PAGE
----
Secondly, over and above the question of integration, the European Union must strive to diversify gas and energy supplies. The Southern Gas Corridor that links Azerbaijan’s Shah Deniz gas field with the European Union without having to depend on Russian transit, is one of Europe’s best options for natural gas diversification. The challenge now is to reinforce the corridor's role as a major avenue for alternative supplies. This can only be done by better integrating the central and south-eastern European region countries, which are the most vulnerable to the manipulation of gas prices and supply. But let us not be deluded. The southern corridor, which will start functioning in 2018, cannot replace all the gas coming from Russia, even in an expanded form. Nevertheless, its gas will inject competition into all European gas markets and this can only limit the negative effects of energy monopoly.
In conclusion, we must look at energy supply in Europe from a long-term, short-term and in-depth perspective: long-term because Europe needs trusted and diversified energy suppliers to avoid being blackmailed; short term-because at our very borders, Ukraine’s situation may affect us directly; and in-depth because we must find solutions for alternative energy in our own backyards. We just need to do our best to succeed!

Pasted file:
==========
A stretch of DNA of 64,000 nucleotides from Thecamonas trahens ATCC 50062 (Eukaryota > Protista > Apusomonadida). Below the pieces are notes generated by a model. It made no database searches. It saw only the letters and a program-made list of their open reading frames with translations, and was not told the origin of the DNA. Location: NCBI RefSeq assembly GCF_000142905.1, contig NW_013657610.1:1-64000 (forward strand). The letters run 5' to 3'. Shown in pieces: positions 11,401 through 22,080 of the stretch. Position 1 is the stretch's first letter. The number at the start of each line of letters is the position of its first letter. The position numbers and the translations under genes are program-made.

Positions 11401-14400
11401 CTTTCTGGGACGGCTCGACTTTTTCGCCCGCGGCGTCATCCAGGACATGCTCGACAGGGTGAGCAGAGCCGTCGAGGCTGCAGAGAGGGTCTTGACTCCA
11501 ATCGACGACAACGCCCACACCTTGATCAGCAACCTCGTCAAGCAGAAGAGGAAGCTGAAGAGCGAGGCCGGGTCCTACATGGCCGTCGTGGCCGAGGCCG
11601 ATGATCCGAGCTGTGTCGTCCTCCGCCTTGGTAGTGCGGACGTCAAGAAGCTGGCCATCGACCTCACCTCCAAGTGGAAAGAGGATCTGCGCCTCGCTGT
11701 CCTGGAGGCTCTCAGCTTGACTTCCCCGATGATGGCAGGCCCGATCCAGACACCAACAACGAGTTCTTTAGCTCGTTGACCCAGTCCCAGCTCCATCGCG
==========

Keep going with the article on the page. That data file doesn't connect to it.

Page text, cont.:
Mr BADEA (Romania) – In the last few days, the international media has published a significant number of articles relating to the case of a teenager belonging to the Roma community who was literally lynched by 12 people in a Parisian suburb for allegedly committing an offence. It is undoubtedly an unspeakable and an unjustified act against a human being. I want to strongly condemn such villainous deeds which illustrate the worrying environment that exists in France today, which favours racist and xenophobic attitudes.
Against this background, I call upon the competent French authorities to make every effort to bring to justice those responsible for committing such a grave act that showed such complete disregard for the physical integrity of this teenager. It is our duty, as parliamentarians, to take a firm stance against behaviour such as this which represents a threat to the very foundations of the Council of Europe core values.